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Spanish court upholds utilities' tariff hikes
March 14, 2012 / 3:47 PM / 6 years ago

Spanish court upholds utilities' tariff hikes

* Court says access tariffs must reflect costs

* Access tariffs adjusted every quarter

* Govt mulling ways to cut 24 bln euro deficit

MADRID, March 14 (Reuters) - Spain’s Supreme Court has upheld in principle a request by utilities to raise tariffs for small users to prevent an increase in the companies’ 24 billion euro ($31.5 billion) “tariff deficit”, court documents show.

By law, utilities must ultimately be paid the tariff deficit, which has accumulated over more than a decade as the government has required them to sell power at regulated rates below nominal costs.

Iberdrola and Endesa, the country’s two biggest utilities, requested an increase in access tariffs, which cover transport and distribution costs and subsidies such as for renewable energy, by 904 million euros in the first quarter of 2012.

The utilities said the increase authorised by the incoming People’s Party government in late December was not enough to cover their costs.

The court, although yet to decide on the requested rise, has ruled that access tariffs should be adjusted to prevent gains in the tariff deficit.

The government is currently mulling ways to tackle the tariff deficit and has ruled out placing the entire burden on consumers, already suffering from an economic crisis and the European Union’s highest unemployment rate.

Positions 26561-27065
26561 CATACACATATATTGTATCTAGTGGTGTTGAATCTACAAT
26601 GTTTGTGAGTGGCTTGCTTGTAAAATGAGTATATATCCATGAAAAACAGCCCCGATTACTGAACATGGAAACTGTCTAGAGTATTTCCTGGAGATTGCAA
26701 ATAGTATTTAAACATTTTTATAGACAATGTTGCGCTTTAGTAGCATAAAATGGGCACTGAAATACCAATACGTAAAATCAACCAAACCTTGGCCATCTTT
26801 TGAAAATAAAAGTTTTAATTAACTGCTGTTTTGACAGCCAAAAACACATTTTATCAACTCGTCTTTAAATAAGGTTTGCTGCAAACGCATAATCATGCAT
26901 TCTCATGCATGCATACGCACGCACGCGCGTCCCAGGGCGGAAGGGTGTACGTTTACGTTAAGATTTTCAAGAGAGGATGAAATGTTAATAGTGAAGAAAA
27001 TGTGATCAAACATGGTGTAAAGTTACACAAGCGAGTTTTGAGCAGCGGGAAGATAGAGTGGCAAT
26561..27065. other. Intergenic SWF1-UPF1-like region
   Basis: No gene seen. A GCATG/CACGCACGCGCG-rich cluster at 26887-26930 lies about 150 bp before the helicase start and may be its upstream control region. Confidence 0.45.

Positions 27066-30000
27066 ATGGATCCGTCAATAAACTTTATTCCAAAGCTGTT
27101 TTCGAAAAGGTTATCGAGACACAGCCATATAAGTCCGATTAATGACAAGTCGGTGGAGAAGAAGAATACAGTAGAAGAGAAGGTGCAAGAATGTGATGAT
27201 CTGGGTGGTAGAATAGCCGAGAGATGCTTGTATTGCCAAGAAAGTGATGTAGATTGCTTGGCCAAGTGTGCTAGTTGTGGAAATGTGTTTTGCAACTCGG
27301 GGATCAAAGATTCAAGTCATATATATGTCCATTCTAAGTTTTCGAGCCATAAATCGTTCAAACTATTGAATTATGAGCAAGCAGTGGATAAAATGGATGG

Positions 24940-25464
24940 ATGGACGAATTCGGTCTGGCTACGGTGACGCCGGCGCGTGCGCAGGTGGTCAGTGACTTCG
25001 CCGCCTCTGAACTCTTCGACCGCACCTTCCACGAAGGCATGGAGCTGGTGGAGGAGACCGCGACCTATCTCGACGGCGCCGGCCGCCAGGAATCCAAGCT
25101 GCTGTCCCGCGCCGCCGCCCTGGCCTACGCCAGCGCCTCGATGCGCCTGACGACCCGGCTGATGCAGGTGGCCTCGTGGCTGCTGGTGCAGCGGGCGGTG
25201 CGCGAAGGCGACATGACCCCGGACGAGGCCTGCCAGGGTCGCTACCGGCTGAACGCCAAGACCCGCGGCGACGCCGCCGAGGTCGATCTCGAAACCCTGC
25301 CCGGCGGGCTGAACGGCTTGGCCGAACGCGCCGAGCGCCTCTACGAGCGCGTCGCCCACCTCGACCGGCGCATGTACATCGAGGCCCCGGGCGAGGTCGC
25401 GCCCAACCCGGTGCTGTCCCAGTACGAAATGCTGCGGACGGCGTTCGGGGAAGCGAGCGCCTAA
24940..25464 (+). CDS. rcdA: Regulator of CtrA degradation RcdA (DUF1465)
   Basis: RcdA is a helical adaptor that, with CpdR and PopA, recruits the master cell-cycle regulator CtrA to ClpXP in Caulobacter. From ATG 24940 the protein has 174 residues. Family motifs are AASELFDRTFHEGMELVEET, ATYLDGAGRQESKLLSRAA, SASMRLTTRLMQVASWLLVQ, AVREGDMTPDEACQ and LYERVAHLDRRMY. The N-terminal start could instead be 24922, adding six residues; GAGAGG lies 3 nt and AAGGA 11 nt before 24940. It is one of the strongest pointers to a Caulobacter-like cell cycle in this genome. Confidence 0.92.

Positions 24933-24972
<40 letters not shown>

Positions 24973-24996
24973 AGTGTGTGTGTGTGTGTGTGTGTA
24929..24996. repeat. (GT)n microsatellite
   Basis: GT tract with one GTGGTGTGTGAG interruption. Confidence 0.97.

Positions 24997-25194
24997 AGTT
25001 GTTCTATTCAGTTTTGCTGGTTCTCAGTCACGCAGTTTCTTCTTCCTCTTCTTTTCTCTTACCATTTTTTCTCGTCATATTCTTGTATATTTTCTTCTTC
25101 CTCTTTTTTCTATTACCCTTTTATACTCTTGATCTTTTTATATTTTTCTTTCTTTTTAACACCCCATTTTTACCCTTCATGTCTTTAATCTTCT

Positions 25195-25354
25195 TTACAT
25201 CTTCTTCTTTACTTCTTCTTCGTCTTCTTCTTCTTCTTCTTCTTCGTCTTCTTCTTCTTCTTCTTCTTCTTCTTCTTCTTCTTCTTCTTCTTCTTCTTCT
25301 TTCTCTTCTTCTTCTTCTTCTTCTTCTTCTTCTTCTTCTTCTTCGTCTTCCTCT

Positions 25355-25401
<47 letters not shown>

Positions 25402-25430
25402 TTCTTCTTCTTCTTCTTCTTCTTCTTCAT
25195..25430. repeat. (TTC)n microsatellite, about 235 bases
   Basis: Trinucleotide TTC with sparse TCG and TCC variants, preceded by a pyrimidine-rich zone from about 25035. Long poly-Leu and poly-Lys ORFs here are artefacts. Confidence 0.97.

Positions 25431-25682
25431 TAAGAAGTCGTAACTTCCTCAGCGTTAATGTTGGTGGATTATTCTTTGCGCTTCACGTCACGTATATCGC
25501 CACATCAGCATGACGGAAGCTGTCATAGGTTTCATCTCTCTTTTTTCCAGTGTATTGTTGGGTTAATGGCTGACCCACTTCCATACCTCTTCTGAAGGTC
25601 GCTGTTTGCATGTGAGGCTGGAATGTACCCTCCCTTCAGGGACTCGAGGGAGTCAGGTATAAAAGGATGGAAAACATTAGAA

In December, the government decided to freeze first-quarter electricity bills for small consumers by allowing access tariffs to rise by no more than the fall in wholesale “last resort” rates fixed at auction.

“Reiterating measures like this multiplies their disturbing effects and aggravates the amount of the (tariff) deficit, whose payment is postponed, contrary to what the law provides,” a copy of the ruling dated March 8 said.

An Industry Ministry spokeswoman declined to comment on the ruling.

The government has also rejected forcing utilities to write down some of the deficit, which sits on their balance sheets as a receivable.

Utilities want bills to rise in order to pay off the deficit, and a non-binding report by the energy watchdog supported the idea, amongst other measures.

The regulated last resort rate paid by millions of small consumers for the second quarter is due to be fixed on March 21 at an auction. ($1 = 0.7628 euros) (Reporting by Andres Gonzalez; Writing by Martin Roberts, editing by Jane Baird)

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